What Makes Pricing Services Different?

While there are many similarities in pricing strategy between selling products and selling services, there are also plenty of differences that make pricing services more difficult. Applying the same pricing methods used in products to sell services is a formula for disaster.
Why are services so hard to price? It is because, in the case of products, it is relatively easier to identify either your product acquisition cost or the cost of direct materials. Usually they serve to help as a starting point for many pricing strategies. In the case of services, cost components are harder to attribute.
In the case of a pure service business like consultancy or manpower services, there are two basic problems. First is determining your costs. The main difficulty, however, is when you have to put a price on your own value if you are the one providing the service, as in the case of consultancies.
It is even more complicated if what you are selling is a combination of products and services. Since there is a tangible product to cost, there is a strong tendency to continue treating this as only a product business. Unfortunately, this is often the situation. Due to intense competition, there is a strong tendency to add services to products sold and the same is true to a lesser degree in the case of services.
In the case of mixed products and services, a multiplier or a fixed percentage is often applied to the materials used. A prime example of this is the costing technique used often in printing presses. I will use a printing press as an example frequently because it is, in fact, both a service and a product business. In many printing presses, the paper cost and other readily seen material costs are just multiplied by a factor of three to take care of various untraced expenses and profit margins.
This may work in some situations, but in competitive bidding where you must know your cost accurately, you either will be pricing too high or too low. For example, if your materials cost P10 per piece and the order is for one million units, if you multiply the cost by three, the price becomes P30 per unit. You are then in a dilemma if a competitor prices at P27 since you do not know how much you can lower your price and still make a profit. If you knew that your cost would be P20, then you could bid P25 and have a better chance of winning the bid.
Due to fixed costs per unit decreasing as volume increases, usually the pricing style mentioned above results in too low a price for very low volumes, but too high if the order is huge. Either way, you will lose if you do not know your exact cost.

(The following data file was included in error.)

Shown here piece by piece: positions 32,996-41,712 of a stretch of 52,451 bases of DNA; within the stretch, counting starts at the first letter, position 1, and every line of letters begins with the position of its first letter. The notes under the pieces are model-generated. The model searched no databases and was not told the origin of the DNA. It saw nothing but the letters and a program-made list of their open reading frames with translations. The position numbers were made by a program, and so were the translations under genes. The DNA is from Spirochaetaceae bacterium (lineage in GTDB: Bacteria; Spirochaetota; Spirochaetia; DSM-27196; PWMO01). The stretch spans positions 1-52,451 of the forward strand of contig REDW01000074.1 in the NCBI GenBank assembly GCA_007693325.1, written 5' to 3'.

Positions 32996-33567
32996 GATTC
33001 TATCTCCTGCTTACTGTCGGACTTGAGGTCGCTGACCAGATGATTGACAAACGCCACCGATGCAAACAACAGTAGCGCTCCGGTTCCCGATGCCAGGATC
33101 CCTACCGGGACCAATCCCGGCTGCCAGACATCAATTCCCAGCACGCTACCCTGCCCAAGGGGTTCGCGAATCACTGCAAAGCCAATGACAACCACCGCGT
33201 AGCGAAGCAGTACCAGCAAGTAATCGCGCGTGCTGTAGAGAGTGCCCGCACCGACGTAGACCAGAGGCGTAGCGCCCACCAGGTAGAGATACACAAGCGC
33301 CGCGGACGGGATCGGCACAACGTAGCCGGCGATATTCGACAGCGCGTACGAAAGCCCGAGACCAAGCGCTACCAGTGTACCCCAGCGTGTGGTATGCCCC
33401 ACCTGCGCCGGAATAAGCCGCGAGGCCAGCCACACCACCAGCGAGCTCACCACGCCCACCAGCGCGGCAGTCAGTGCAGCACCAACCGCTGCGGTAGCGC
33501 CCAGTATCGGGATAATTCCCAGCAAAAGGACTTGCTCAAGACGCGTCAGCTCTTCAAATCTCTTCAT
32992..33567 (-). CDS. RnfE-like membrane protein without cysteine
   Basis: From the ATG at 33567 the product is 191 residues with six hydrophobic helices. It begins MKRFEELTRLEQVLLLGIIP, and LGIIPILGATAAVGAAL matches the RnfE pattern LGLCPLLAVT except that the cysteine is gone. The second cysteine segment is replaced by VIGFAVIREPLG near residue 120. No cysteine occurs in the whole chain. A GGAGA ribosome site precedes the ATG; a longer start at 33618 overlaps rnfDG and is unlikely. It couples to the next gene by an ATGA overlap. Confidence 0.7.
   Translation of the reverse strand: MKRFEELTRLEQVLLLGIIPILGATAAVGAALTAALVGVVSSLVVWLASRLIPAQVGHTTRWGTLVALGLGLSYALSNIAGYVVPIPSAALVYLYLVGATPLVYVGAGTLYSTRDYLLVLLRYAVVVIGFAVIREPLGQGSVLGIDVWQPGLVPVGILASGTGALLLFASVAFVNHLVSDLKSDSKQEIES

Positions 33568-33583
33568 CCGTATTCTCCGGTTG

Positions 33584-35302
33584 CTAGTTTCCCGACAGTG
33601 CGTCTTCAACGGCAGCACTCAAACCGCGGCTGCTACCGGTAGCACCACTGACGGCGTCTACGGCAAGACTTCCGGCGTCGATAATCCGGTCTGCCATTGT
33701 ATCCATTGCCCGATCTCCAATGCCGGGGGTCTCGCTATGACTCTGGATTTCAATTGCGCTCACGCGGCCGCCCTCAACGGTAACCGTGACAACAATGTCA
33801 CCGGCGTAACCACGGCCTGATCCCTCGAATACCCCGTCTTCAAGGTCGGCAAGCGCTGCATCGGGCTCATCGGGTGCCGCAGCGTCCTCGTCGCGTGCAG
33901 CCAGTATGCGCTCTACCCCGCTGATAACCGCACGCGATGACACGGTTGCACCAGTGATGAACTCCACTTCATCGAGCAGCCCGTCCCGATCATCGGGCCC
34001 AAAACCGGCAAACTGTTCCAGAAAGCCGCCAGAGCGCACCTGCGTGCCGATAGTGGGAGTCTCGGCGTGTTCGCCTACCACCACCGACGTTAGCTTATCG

Entire books have been written on pricing and I can just offer a few guidelines in this short article. Nevertheless, these basic pricing tips should help you get started on finding your best pricing strategy:
Learn how to get an accurate total cost of your service. Although I advocate pricing based on value, the cost of the service is vital in determining how low you can price. In calculating costs, few people have an accurate figure because the focus is mostly on the materials used. One very useful approach is to use activity-based costing. This technique is used to trace overhead expenses to a particular product or service. Going back to our printing press example, we stopped offering calling cards despite very high markups on the materials used. This is because overhead expenses like salesman time and order processing traceable to the item were too high for the usually very low peso value of the calling card orders.
Base your price on value, not cost. The customer does not care that you are so inefficient that you have higher costs, nor would clients mind if your high productivity enables you to have lower costs. What is important is the value of your service as compared to your competitors.
Give options. While there are major advantages in having a single type of offer, you can close more sales and earn more profits if you offer options. There are two major reasons for this. The first is that you can sell based on different types of services. Customer can buy only the services they need. Clients who see the different types of services are more likely to find the things that they want. You may also offer options based on price affordability. You can have one for the price conscious buyer, another for those willing to pay for top quality, and one for the majority who wants a mid-range option.
Pricing services is often more difficult than pricing products especially for small firms or individual professional ventures. The difference in complexity lies in costs being harder to compute in services, unlike when you are selling tangible products. However, learning more accurate ways of pricing can mean a great deal to your company’s bottom line.

*Originally published by the Manila Bulletin. C-4, Sunday, September 9, 2012. Written by Ruben Anlacan, Jr. (President, BusinessCoach, Inc.) All rights reserved. May not be reproduced or copied without express written permission of the copyright holders.